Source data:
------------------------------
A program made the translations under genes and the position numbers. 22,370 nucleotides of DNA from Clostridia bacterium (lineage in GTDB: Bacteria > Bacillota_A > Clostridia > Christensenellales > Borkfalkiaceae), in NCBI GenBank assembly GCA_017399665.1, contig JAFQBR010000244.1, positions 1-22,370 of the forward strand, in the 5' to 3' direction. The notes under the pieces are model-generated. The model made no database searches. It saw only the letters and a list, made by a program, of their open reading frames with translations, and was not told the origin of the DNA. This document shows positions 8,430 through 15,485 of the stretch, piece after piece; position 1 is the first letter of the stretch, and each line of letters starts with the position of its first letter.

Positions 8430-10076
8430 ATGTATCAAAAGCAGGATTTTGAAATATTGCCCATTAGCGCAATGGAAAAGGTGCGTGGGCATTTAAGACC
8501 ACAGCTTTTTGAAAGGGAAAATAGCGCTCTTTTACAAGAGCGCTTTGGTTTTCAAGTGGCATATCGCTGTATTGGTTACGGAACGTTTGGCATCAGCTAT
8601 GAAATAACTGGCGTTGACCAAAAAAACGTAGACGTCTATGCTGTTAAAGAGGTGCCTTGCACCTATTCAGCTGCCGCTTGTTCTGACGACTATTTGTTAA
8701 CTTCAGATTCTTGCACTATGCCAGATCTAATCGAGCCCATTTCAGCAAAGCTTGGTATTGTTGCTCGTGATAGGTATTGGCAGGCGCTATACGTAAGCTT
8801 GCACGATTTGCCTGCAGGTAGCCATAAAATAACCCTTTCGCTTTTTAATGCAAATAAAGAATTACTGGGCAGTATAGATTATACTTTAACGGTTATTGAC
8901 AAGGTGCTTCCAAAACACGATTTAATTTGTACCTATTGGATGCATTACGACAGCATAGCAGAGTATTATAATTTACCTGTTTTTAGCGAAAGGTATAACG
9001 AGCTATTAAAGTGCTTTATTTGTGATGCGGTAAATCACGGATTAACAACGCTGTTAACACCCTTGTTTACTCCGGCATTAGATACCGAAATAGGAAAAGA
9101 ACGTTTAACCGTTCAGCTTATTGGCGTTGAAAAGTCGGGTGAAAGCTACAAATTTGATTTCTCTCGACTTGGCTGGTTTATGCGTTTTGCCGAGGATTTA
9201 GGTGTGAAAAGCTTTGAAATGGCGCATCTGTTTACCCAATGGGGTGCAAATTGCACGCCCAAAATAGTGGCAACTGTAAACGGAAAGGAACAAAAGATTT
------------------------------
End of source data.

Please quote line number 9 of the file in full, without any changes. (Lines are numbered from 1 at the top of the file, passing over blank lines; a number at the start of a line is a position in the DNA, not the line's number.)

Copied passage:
9001 AGCTATTAAAGTGCTTTATTTGTGATGCGGTAAATCACGGATTAACAACGCTGTTAACACCCTTGTTTACTCCGGCATTAGATACCGAAATAGGAAAAGA